Hubble Source Catalog: One-Stop Shopping for Astronomers

Astronomers at the Space Telescope Science Institute and the Johns Hopkins University, both in Baltimore, Maryland, have created a new master catalog of astronomical objects called the Hubble Source Catalog. The catalog provides one-stop shopping for measurements of objects observed with NASA’s Hubble Space Telescope.

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Source: Hubblesite.org
This graphic shows an example of how the Hubble Source Catalog was constructed for a small part of the Hubble Deep Field. The catalog includes data from 76 separate images for the same region. Only three of these original images are shown on the left: one taken in orange light by the Wide Field Planetary Camera 2 (top); one taken in blue light by the Advanced Camera for Surveys (middle); and one taken in infrared light with the Wide Field Camera 3 (bottom). Note that the “sources,” or objects, in each original image are not perfectly aligned with the final position from the Hubble Source Catalog (the pink circles). Specially developed software had to shift all the images slightly to align the sources before making the final version of the catalog.Image Type: Astronomical/Annotated
Credit: NASA, B. Whitmore (STScI), and the Hubble Source Catalog Development Team

“The Hubble Source Catalog is arguably the Hubble Space Telescope’s ultimate legacy,” said Tamas Budavari of the Johns Hopkins University, IDIES affiliate and member of the Hubble Source Catalog development team. “Not only is it a one-stop shop, but it’s the first place to go. It’s the table of contents for and the summary of most Hubble observations. If a zillion investigators pointed Hubble in the same direction at their region of interest in different wavelengths, now we have taken all of those observations and put them together into a compilation of the measurements for all objects within that region.”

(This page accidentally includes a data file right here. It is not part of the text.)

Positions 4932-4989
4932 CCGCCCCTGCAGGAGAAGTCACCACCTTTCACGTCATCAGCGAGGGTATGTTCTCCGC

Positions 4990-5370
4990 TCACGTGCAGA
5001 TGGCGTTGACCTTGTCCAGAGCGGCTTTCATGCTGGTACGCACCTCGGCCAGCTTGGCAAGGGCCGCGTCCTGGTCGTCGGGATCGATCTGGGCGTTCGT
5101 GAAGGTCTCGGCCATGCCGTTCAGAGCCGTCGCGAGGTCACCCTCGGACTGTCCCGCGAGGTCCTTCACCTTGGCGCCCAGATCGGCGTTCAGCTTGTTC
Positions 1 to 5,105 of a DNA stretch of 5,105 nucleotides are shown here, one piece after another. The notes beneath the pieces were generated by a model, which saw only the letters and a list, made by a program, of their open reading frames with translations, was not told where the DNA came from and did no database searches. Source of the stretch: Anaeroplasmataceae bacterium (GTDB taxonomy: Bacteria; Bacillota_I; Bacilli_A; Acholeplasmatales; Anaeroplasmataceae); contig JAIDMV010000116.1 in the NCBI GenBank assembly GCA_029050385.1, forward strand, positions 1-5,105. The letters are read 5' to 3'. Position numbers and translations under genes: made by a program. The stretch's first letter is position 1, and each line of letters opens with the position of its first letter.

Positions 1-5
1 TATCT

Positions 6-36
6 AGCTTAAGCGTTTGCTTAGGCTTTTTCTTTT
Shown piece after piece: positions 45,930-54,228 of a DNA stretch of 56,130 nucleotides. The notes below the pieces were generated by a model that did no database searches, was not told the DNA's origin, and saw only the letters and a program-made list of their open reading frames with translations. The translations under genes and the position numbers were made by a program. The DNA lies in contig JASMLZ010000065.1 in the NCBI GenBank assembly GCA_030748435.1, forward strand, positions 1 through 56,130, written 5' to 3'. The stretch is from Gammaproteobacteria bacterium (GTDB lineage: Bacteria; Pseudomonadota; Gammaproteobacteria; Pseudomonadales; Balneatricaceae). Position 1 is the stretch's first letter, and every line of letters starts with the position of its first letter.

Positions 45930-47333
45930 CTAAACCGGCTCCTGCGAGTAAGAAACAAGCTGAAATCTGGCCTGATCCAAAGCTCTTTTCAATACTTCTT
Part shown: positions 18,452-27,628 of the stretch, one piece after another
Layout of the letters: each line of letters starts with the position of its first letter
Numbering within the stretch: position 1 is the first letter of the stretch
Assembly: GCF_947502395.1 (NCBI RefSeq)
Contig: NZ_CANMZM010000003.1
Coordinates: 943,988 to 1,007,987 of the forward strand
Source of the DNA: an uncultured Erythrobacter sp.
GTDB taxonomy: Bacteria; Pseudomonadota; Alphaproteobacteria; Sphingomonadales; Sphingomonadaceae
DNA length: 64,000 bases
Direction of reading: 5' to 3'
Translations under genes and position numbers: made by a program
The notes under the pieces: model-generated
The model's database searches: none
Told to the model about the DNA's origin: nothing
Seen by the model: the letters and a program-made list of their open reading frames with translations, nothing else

Hubble has amassed a rich legacy of images and other scientific data over its 25 years of exploring the universe. All of the images are stored in the computer-based Barbara A. Mikulski Archive for Space Telescopes (MAST), which astronomers use for their research. The archive is bursting with more than a million images, which contain roughly 100 million small sources ranging from distant galaxies to compact star clusters to individual stars. For astronomers, however, a major challenge is the difficulty involved with sifting through the archival gold mine to collect the data they want to analyze. The Hubble Source Catalog now allows astronomers to perform a computer search for characteristics of these sources, receiving information within seconds or minutes.

Join Hubble scientists during a live Hubble Hangout discussion about the Hubble Source Catalog at 3pm (EDT) on Thurs., March 19 to learn more.

Read the full story on the HubbleSite.